Freedom and Principle
I want to begin by repeating what we have often said throughout the blog: these issues are very complex and there is freedom for Christians to disagree on many things. At the same time, there are biblical principles in play that we have to consider. On one hand, we should remember that many specific policies do not have a biblical proof text. For example, there is no bible passage that we can point to that will tell us exactly how to enforce border security. On the other hand, there are a large number of passages that speak to the way in which we treat refugees and immigrants in our midst. In fact, the category for “sojourner” becomes a biblical test case in the Old Testament for how we give justice to the marginalized. These are not a few isolated passages, but they are a substantial thread through the concept of societal justice in the Bible. A partial list of references includes: Ex. 22:21, 23:9; Lev. 19:10, 23:22, 24:22, 25:6; Num 9:14, 15:15; Dt. 10:19, 14:29, 24:19-22, 27:19; Jer. 7:5-7; Ez. 22:7,29; Zec. 7:10, Mal 3:5. Drawing out one of these texts, we can observe the seriousness with which God takes this issue:
"You shall not pervert the justice due to the sojourner or to the fatherless, or take a widow's garment in pledge, but you shall remember that you were a slave in Egypt and the LORD your God redeemed you from there; therefore I command you to do this.” (Deuteronomy 24:17-18)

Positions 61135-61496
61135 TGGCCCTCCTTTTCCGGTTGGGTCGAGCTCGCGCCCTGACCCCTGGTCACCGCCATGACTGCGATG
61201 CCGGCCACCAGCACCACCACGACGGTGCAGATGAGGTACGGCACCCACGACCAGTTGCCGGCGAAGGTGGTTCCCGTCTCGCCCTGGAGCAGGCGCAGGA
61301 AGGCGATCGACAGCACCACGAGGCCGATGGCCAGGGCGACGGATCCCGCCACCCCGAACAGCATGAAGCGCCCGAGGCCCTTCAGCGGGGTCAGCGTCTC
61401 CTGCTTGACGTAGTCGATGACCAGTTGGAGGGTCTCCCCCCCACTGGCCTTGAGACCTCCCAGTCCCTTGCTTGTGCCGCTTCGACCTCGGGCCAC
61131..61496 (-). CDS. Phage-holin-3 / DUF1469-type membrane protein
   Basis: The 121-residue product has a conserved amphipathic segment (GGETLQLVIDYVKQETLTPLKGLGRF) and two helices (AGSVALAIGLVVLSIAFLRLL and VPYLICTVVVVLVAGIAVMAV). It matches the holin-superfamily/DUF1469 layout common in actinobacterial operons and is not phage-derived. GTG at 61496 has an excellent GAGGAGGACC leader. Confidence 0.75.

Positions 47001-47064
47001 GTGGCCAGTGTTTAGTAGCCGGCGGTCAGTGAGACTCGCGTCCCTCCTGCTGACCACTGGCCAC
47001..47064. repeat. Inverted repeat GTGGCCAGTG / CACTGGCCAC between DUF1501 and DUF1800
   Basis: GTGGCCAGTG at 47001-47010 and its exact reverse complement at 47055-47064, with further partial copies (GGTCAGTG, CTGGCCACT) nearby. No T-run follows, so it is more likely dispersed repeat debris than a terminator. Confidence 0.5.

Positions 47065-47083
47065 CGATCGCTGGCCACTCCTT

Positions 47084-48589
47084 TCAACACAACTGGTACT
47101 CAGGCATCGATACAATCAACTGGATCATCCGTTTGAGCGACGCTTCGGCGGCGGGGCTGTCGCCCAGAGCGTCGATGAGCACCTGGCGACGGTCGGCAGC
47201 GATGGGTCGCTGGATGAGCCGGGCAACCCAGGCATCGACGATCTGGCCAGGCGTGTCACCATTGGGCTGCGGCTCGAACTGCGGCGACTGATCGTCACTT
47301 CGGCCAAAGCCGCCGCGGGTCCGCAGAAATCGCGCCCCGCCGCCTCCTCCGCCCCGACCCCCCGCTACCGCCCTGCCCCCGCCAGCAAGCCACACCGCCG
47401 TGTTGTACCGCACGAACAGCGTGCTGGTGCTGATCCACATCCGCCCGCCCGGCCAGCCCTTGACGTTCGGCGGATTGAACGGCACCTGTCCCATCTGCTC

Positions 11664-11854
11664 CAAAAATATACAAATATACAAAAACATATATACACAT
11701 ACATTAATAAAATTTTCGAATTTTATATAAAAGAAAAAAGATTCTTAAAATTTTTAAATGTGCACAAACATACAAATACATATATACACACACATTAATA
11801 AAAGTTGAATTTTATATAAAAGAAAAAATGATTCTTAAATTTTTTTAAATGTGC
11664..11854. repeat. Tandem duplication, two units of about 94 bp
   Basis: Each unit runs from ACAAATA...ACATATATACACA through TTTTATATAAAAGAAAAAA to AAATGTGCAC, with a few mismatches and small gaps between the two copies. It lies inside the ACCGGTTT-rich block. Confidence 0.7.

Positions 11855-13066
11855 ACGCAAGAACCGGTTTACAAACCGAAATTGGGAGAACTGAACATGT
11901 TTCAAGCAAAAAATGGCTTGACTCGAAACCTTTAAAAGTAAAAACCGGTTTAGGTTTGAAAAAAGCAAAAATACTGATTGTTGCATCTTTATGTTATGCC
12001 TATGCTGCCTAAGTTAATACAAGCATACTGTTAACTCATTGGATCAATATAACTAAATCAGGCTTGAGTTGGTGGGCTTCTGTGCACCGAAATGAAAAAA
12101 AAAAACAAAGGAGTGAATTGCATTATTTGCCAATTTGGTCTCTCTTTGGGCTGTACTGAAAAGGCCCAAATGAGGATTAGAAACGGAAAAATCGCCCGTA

Remembering the Big Story
The passage above grounds the social ethic in the corporate experience of God’s people as former “sojourners”. Their people had been dependent and mistreated. Therefore, it was inexcusable for them to do the same. The same could be said of America. We are a nation of immigrants and we should be expected to keep that perspective when we think about this issue. But it is even more the case for Christians. We are called to think of ourselves as an exiled people (I Pet. 1:1, Heb. 13:12-14.) Therefore, we should be particularly aware of the challenges faced by immigrants and refugees.
But most importantly, we need to ground all of our considerations in a reminder of the big story. Throughout the Bible, God is calling people to himself from every tongue, tribe, and nation. It is easy to see the way in which God is using the unprecedented people movements of the early 21st century as a means of achieving this goal. This does not resolve the challenging policy issues, but it should guide our hopes and dreams. I am not arguing for a policy of open borders, but I do believe that we can only think properly about this issue if we keep our eyes fixed on the big story. As people relocate around the world, God has a purpose. This purpose is found in many parts of the bible, but the grand vision of Isaiah expresses it very well: